As a conscientious teacher I made sure that I had plenty of examples to share so there has been a lot of vanilla sock knitting going on chez Yarn Archive HQ recently. Here is my class sock, knitted in Austermann Step. Infused with aloe vera apparently. We used Brittany birch needles which up until now I haven't been particularly keen on due to my capacity for snapping them. I'm pleased to see that Brittany have made a couple of improvements by adding a sixth needle to the pack and not stamping the size on the middle of the needle so as not to weaken them. I had no trouble at all knitting this sock with them.
I also worked on a sock in parallel in case anyone struggled with their 'homework' and needed a spare sock to work on in class. These are in Koigu which, I have to admit feels so nice to knit with I galloped away and finished them in double quick time.
I was also asked to demonstrate the magic loop method of sock knitting so I am working on this one in Yarn Yard merino which is knitting up very nicely. I still can't work out how people feel that this is a faster method than working with dpns - all the pushing and pulling of needles seems to take me twice as long.I also seem to get much more noticeable ladder at the point where the stitches are divided - anyone got any advice?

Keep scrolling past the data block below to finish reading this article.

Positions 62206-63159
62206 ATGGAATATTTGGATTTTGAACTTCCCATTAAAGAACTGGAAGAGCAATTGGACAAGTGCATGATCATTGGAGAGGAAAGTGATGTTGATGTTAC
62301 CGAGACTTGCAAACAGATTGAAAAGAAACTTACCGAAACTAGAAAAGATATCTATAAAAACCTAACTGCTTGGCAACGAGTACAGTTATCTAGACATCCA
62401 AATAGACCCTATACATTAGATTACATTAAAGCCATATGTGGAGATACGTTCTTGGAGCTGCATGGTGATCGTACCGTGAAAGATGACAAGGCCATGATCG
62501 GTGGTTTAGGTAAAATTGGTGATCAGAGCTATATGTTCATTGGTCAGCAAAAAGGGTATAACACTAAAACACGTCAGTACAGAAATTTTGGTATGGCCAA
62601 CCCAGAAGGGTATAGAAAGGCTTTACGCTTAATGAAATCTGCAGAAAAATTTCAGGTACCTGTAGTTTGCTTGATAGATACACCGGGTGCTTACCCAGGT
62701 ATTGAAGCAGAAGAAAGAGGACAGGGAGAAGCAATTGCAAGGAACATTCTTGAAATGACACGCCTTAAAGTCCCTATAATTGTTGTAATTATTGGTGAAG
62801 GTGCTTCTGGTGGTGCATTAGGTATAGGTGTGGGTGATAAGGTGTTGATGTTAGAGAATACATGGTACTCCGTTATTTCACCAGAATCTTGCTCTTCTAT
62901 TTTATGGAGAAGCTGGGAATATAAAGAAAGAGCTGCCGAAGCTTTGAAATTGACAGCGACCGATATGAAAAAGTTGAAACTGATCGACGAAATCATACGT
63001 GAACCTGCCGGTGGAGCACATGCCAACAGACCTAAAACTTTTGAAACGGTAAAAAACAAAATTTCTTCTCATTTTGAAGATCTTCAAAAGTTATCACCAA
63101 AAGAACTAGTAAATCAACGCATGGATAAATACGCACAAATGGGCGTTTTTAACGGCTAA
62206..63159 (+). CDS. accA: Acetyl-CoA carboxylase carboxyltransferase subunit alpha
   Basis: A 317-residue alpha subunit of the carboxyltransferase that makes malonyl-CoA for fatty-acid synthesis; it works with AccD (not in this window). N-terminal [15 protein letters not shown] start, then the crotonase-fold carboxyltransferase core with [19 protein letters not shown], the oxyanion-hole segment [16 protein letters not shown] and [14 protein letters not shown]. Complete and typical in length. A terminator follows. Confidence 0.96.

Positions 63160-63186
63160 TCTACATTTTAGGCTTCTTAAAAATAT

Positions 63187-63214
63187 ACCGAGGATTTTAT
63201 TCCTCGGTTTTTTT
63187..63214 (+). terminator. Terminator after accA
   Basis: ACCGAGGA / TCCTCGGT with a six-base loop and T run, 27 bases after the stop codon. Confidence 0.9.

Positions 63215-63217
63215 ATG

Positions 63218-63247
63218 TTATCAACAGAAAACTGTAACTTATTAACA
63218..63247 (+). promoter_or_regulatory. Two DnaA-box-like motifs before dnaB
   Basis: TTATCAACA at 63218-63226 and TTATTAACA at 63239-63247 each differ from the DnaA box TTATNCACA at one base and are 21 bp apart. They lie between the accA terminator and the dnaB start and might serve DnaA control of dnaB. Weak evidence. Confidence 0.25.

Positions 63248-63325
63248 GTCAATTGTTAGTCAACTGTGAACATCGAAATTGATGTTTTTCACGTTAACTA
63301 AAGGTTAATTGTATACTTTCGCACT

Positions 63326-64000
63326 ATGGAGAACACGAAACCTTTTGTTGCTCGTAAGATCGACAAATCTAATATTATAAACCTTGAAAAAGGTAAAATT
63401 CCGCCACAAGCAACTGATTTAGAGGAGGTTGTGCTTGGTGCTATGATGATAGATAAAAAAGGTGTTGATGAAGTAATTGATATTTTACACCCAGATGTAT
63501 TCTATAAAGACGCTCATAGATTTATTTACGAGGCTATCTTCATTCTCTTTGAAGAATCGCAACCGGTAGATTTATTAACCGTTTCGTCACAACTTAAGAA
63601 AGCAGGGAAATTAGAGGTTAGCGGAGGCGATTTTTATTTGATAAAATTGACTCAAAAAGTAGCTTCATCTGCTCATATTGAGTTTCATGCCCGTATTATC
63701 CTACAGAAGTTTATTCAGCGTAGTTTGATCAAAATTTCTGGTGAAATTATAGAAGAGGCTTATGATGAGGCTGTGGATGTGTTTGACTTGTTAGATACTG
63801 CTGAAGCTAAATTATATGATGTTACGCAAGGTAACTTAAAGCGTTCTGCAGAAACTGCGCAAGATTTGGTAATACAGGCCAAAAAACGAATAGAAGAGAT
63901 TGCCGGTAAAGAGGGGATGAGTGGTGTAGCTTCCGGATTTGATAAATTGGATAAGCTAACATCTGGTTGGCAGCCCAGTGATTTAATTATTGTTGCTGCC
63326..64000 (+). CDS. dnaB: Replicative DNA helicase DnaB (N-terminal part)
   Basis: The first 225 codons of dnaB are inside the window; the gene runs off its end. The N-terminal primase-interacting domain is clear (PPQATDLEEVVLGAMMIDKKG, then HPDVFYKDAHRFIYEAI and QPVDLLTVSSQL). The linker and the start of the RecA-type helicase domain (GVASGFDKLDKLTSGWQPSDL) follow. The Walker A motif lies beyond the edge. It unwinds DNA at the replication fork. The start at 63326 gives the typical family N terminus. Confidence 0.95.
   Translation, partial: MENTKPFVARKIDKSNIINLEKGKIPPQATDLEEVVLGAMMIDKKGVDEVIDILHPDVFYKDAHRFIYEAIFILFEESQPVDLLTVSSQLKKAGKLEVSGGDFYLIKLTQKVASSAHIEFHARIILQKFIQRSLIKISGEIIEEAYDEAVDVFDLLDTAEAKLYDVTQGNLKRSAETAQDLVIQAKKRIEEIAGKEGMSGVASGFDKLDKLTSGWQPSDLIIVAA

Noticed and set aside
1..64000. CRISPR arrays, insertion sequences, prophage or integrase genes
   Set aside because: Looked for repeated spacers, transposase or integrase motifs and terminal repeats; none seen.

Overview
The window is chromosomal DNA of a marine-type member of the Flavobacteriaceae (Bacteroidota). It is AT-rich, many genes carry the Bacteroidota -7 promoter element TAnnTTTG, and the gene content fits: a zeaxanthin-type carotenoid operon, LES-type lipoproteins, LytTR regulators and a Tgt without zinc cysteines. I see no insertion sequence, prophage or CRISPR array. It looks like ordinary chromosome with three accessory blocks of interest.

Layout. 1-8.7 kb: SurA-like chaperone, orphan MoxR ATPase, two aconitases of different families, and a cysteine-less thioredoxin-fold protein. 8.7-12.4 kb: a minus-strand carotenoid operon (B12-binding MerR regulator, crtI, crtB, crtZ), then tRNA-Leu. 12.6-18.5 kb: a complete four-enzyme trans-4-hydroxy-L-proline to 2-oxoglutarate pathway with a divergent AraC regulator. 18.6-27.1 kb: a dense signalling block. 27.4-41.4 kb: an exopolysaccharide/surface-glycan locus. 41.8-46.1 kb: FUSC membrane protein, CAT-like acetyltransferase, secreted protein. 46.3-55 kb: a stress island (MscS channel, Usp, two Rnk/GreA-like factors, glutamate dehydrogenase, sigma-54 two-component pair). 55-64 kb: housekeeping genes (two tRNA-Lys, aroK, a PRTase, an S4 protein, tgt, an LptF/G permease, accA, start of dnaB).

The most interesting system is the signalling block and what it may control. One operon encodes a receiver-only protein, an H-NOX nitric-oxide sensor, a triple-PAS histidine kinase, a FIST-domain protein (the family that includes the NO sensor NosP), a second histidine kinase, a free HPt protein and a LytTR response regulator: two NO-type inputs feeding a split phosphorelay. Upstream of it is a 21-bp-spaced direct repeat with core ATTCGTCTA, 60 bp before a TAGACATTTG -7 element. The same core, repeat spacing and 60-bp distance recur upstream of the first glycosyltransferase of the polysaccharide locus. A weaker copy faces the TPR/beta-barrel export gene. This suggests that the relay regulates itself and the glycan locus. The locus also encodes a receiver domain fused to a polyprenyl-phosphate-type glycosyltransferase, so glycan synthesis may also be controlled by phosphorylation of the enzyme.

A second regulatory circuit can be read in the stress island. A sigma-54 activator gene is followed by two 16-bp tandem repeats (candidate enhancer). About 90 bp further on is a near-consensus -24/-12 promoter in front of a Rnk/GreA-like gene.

Last Saturday, once class was over there was much excitement at Iknit when Erika Knight paid us a visit and gave a very interesting talk about her design influences and to launch her new book 'Men's Knits'. She also brought along the original jumpers which really brought the collection to life.
She is very friendly and approachable such that I forgot my normal reserve and after she had admired my new entrelac scarf lured her and her lovely expert knitter into the basement teaching room to discuss the joy of socks. She very graciously inscribed my book thus:
I can see myself knitting several patterns in this book and how could I resist when they are modelled like this by our lovely IKnit proprietors!
Finally, I am making up for my deficiency in the previous post by showing you the Shetland roving in its unspun state. It's intriguing isn't it?